(April 26, 2013)
I’ve never told anyone this before, but there was a two week stretch there maybe a decade and a half ago when I must have listened to He Stopped Loving Her Today a hundred times. Over and over. Once turned to twice turned to thrice turned to twenty times. I couldn’t tell you why, but there I was, in the dark, maybe a little stoned, George Jones singing this most perfect song ever in a tone I knew I could never match in words even if I spent a lifetime trying. I met a trumpet player once, a fine jazz musician, a bebopper, who confessed to me over a couple whiskeys that he wished he could play like George Jones sang. The other jazzers kind of laughed nervously, unsure what to say. I said nothing. I knew exactly what he meant.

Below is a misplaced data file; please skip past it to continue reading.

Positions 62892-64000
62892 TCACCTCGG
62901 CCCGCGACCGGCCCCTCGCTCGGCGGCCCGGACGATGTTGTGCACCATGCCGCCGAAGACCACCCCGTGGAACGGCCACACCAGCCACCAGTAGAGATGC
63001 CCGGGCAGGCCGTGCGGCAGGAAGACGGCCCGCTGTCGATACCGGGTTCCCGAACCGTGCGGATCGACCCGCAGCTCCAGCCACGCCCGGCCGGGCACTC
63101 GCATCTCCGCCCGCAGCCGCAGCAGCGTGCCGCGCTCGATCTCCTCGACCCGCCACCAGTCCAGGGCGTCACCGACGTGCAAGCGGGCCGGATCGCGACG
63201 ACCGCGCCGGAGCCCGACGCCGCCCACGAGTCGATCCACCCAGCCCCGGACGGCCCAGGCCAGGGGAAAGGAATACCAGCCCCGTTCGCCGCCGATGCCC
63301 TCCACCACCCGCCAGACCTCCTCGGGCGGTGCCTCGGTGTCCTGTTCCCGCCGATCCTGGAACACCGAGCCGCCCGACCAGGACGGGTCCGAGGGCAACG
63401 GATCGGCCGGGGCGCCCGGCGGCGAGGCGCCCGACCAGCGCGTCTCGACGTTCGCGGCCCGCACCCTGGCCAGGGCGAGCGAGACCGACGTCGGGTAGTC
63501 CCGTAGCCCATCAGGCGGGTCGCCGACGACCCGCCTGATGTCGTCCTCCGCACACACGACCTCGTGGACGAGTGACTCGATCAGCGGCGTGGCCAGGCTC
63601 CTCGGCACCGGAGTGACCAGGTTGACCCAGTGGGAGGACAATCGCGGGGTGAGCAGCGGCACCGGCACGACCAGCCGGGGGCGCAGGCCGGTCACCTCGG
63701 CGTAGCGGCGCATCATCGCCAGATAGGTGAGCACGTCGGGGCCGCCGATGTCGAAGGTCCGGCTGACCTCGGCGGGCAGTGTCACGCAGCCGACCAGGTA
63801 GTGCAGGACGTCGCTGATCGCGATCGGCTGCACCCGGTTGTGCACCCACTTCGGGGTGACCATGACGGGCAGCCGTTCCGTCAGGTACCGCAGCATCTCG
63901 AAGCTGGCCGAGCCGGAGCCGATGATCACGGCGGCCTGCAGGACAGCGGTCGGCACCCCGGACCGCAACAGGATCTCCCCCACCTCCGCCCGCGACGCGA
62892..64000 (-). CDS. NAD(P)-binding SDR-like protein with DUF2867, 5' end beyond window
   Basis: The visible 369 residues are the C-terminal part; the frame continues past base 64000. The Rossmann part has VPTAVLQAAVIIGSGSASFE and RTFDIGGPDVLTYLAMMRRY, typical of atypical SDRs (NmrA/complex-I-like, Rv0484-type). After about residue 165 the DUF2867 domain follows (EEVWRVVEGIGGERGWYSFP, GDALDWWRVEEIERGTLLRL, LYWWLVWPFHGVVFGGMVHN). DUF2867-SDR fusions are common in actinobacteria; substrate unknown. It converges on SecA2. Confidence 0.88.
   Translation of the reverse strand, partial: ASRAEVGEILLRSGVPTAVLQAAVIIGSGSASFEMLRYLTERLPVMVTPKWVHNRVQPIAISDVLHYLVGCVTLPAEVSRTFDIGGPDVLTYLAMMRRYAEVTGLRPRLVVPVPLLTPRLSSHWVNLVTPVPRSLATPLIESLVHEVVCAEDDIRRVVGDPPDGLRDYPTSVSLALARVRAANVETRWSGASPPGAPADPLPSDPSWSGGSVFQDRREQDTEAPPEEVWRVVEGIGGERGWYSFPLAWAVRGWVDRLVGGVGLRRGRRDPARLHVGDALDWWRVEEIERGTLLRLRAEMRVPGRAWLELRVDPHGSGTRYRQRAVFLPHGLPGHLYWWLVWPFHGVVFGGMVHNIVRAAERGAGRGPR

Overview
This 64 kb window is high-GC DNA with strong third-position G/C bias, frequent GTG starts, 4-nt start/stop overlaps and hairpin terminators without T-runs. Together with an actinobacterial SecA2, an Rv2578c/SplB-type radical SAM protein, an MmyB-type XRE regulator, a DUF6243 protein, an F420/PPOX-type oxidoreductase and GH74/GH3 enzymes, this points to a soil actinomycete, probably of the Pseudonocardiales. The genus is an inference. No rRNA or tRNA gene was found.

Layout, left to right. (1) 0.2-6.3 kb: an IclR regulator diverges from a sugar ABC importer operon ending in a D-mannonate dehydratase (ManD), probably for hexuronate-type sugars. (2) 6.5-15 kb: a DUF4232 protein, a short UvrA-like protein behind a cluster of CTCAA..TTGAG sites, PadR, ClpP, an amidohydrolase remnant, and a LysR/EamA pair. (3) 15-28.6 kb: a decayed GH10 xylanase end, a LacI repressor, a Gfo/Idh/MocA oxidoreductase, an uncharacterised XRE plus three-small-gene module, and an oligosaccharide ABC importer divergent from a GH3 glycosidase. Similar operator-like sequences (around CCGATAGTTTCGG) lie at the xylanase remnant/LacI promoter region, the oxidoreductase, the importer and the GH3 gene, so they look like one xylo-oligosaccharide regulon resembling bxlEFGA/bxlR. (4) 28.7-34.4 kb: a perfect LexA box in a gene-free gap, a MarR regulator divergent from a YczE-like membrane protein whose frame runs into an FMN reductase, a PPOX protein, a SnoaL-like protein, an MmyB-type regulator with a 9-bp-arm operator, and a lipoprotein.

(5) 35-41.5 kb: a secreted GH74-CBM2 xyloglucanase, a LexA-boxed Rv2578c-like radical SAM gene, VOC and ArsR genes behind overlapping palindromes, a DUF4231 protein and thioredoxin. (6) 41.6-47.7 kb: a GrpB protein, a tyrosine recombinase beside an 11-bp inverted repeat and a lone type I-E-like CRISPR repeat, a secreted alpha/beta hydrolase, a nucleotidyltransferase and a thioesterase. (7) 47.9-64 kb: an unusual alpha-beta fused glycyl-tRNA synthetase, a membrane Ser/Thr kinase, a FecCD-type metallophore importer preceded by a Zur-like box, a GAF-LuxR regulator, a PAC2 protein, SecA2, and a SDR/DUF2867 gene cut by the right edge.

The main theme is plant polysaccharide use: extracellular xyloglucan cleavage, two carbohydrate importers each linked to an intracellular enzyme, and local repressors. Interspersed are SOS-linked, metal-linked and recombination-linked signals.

I started writing this a verse or two into the tune. A couple sentences later I spun it again. And again. He stopped loving her today fades, a piano descends five notes, strings disappear way into the background and are gone. They’re Nashville strings but you couldn’t tell here, they’re so subtle, the band is so subtle too, the drummer swings the thing like a funeral dirge. Which it is. They placed a wreath upon his door. I had a fight with the wife once, said things I wish I hadn’t, hid in the living room in the dark, and kept thinking about those letters by his bed, all the I love you’s underlined in red. I played the song. Played it again. Again. I went into the bedroom and said I love you. It was underlined in red. In my mind I mean, three little words underlined in red. This might sound like the dumbest thing you ever heard, but then I’m not talking to you people. I’m talking to the people who heard George Jones finally died, the ol’ Possum, and found themselves singing they left a wreath upon his door. You knew you would too. And you knew you’d cry just a little. Which you did. He stopped loving her today.